Both models had almost new glow plug motors. As I looked at the models on Saturday evening, I discovered that both had Ni-MH battery packs in a charged condition and four Futaba servos each, all forwards compatible with my other radio gear. In addition, two 35Mhz receivers and a compatable transmitter were in a box. It was fully charged charged and operative. I plugged the gear together and to my astonishment, both sets work! Although this type of radio equipment is in the vintage category, it is simple and effective. It is the same type of equipment I used some forty years earlier. It is crystal frequency controlled and one has to be careful when flying with others using similar old style equipment. You have to ensure you are all using different frequencies or the risk of electronically shooting down another model becomes a reality. CB radio transmission can also affect this type of gear. It isn`t really a risk nowadays. CB is long out of favour. People prefer mobile phones. I had considered putting this old gear on eBay but have now terminated the idea. There is an identical set up listed presently. It looks as if it will sell for about £25....on the basis of that, I might as well use this old gear myself but only on expendable models. In perspective it was state of the art forty years ago and we were pleased to have it. It worked then and it is working now. I might as well get some use from it rather than give it away for next to nothing!

The good model is now partially recovered and has an almost new engine mount salvaged from the model which met such a crushing end to life. The fuel tank will be cleaned out, a few mods worked into the model and it will soon be ready to fly. My haul also included various bits of field kit which were found in a nice varnished field service carry box.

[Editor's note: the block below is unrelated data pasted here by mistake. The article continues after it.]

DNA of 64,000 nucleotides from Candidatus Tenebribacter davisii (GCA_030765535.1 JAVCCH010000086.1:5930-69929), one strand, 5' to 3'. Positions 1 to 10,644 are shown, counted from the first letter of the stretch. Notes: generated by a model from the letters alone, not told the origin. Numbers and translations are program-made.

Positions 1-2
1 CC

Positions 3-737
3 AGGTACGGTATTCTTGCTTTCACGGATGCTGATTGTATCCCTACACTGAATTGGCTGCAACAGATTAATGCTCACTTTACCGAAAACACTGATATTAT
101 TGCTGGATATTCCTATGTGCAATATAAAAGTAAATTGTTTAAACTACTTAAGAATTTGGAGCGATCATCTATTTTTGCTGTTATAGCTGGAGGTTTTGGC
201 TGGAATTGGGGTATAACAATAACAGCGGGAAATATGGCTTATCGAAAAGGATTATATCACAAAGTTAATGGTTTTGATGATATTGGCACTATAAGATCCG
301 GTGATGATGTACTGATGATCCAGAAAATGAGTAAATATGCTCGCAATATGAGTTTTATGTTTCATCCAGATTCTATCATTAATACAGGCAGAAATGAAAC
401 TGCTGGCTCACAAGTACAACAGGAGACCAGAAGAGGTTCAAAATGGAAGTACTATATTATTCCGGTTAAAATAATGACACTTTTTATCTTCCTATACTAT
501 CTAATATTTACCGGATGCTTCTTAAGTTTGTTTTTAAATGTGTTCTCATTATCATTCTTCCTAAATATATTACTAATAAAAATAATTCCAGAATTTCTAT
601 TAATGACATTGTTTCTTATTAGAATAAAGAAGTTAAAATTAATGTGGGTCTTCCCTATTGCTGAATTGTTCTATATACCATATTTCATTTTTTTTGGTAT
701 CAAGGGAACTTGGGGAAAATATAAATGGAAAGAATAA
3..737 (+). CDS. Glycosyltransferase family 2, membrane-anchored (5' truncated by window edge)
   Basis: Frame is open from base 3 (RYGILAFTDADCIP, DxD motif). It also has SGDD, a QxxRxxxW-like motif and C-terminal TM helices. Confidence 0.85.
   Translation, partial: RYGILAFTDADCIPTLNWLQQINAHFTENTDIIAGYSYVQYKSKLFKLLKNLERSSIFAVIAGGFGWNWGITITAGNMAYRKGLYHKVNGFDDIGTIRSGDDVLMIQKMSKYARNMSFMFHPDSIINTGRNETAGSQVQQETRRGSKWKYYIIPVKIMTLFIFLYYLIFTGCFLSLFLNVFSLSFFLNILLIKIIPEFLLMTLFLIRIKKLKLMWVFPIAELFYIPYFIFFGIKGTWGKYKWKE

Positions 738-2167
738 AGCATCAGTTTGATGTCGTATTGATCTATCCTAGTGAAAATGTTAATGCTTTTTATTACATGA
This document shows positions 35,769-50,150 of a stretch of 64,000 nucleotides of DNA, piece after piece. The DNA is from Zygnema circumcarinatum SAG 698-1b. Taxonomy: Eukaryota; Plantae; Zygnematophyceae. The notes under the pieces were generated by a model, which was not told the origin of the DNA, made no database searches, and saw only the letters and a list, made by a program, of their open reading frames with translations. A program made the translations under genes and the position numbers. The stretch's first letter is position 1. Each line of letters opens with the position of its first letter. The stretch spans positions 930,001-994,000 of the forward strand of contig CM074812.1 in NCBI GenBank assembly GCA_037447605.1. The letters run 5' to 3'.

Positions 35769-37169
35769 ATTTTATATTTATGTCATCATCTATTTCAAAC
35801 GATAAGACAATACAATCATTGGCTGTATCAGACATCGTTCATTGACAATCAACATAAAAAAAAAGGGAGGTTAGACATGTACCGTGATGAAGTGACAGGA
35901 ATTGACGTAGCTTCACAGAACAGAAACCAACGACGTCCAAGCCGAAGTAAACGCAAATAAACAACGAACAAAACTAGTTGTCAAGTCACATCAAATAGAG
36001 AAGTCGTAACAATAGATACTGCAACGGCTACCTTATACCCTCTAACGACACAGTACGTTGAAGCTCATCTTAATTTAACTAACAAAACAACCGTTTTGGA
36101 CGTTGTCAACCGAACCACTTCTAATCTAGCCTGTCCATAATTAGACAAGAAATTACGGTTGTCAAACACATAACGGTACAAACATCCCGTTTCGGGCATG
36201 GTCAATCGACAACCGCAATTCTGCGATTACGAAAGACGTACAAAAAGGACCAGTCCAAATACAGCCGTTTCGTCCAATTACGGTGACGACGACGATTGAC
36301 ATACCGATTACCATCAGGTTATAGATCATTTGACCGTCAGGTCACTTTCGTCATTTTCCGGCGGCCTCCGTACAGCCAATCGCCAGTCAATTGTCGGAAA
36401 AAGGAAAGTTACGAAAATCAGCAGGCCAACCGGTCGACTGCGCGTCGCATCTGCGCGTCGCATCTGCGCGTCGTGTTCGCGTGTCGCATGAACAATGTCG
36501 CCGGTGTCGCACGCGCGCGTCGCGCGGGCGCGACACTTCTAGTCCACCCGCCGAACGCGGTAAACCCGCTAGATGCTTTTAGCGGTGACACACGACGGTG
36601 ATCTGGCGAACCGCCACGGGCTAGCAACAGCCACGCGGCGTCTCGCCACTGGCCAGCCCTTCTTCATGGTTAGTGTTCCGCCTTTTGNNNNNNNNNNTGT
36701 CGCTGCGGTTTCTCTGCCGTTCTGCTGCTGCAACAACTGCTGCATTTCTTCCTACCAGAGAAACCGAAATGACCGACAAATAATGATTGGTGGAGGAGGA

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That is fitted with a 12v electrical system driving an electric fuel distribution and evacuation pump, 6v power to provide current for glow plug engine starting and best of all, a small electric hand held starter motor. The box however, requires a replacement lead acid motor cycle type battery to become operational. All in all, I had a great deal for pepper-corn money.

I really must stay off eBay....it is just far too tempting. I was to have bid on a nice 71" Stampe bi-plane kit but that didn`t work out. Then I discovered an American part completed balsa/ply kit for an 80" Extra 300S aerobatic model. It had been built up from the kit but never finished. I`d say the model has consumed about two hundred hours of somebody`s time and patience. I know how long it takes to construct this type of air-frame.

The current price for the kit which is only available from the States is an incredible £967 plus £50 carriage, plus 17.5% UK import VAT and carrier delivery costs this side of the pond. The seller for this Uk constructed example, lives in Birmingham and seems a good type. He bought this partially completed model for £140 two weeks ago. He then decided he wanted the big 120" version so put the model back on eBay. I saw no interest generated, so gave the seller a call. A short chat and the model became mine for £75! I`m due in Stourbridge tomorrow morning to collect this amazing bargain. The seller is a total model nut and needs the cash urgently to help fund his monster sized version.

What I`ve bought looks reasonably good in the eBay pictures so the Peugeot comes out to play again to collect this next win. This image does the build little credit but the model is in only part completed form and is visually more like a stranded whale than a high performance stunt model..... Parts to complete the model are also present together with a prized glass fibre engine cowl and a vac formed cockpit canopy.